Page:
It’s easy to forget things in our busy life. You have so much going on that it’s almost impossible to keep track of every little thing that needs your personal attention. I realized recently that I’d forgotten a major thing, and that I needed to rectify the mistake immediately.
I’d forgotten to take care of my brothers and sisters overseas in the military. And I’ll tell you what I did in hopes that you’ll follow my lead and hop to the challenge before you log off the computer.
For many years I had friends deployed overseas in combat zones. Starting with Desert Storm I sent support/care packages to unknown soldiers, sailors, and marines. I sent packages to friends after getting a shopping list. I loved doing it and the money wasn’t an issue – I’d been there and knew how much those care packages meant.
Two years ago was the last time I sent a care package. (I think.) I make donations to charities every year that support the military so I don’t have any great guilt over the issue. But I hadn’t sent a goodie box in a long time. I hadn’t sent a hand-packed box in almost seven years.
That changed when an old friend deployed to Afghanistan. I knew this Marine “back-in-the-day” when they were a bull-headed young person fighting the First Sergeant over some Mickey Mouse issue. A few of us who had long since left active duty counseled this young Marine about career issues and how your lack of chevrons will always determine your losing status in butting heads with the top enlisted dog in the outfit.
Thankfully they listened. Today this person is a model Marine – a Gunnery Sergeant with a college degree. Quite a bit of progress since I had the pleasure of making their acquaintance.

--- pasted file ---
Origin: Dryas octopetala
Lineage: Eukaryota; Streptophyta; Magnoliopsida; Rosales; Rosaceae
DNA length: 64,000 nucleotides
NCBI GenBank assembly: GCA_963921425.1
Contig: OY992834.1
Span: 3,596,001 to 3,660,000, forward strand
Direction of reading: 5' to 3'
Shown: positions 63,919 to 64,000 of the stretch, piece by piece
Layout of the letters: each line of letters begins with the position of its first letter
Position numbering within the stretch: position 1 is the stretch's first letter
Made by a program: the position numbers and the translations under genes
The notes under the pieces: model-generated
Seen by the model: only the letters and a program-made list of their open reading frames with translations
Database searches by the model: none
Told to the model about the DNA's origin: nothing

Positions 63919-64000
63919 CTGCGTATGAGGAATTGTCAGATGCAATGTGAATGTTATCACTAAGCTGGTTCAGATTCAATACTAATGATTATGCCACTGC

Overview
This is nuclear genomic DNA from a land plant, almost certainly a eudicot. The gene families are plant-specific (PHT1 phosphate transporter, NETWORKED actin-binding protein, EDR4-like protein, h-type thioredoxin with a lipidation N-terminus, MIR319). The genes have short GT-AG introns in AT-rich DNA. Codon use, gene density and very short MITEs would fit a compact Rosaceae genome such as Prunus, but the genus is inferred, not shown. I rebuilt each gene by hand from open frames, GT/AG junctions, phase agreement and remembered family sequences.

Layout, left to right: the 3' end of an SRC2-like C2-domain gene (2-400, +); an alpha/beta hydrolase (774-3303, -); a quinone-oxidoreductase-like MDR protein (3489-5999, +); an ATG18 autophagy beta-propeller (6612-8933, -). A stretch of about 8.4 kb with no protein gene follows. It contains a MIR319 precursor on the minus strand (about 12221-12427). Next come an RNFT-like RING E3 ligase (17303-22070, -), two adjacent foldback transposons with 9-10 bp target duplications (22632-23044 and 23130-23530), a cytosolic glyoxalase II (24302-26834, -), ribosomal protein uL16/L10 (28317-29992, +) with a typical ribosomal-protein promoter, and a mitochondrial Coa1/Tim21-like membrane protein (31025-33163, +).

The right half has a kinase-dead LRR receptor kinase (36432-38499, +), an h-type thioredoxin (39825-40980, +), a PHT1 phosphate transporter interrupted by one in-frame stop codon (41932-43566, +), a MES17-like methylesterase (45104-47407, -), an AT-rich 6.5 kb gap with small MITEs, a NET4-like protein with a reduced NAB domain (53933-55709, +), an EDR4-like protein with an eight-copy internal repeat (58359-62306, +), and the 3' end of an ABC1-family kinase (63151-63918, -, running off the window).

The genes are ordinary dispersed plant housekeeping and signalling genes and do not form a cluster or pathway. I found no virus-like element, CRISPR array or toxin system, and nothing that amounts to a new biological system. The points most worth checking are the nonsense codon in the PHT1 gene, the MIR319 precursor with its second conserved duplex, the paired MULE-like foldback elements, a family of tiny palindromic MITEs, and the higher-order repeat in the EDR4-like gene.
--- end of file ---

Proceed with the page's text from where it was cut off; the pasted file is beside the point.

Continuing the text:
So when I found out they’d been shipped to Afghanistan I asked what they wanted and needed. A short list followed on Facebook, along with their new mailing address.
My wife (also a vet) and I spent the weekend shopping for the care package. It was great fun – books, magazines, snacks, cleaning supplies, morale items – you name it and it’s in the package. I filled a set of shelves in my basement with the supplies and as soon as I can type out the customs forms I’ll take the boxes to the Post Office and ship them off.
It’s as simple as that – just do it.
Here’s your challenge: Somebody you know has a brother/sister/cousin/son/daughter/husband/wife who’s deployed away from home right now. This person is standing on the ramparts to make sure you stay safe. They have pledged their life and liberty to secure yours. Find out their name and an address where you can send them a package. Don’t wait for Christmas. Do it today. Best of all, if you can find an email address or a Facebook contact, get in touch with them and thank them for their service. And find out what they’d like to see in that box.
Spend a few bucks – or a lot of bucks. Think about how much it means to you when you get a surprise gift. And throw some extra stuff in the box for them and their buddies. Most of all, write a note. A personal note. Tell them how much you appreciate them and their sacrifice. And ask for a letter in return.
When you are 5,000 miles from home and family that contact, that package of beef jerky, that silly Packer’s sweatshirt, and that note mean a lot to somebody who’s headed out on patrol in a few hours.
I can’t wait to mail my package. How about you?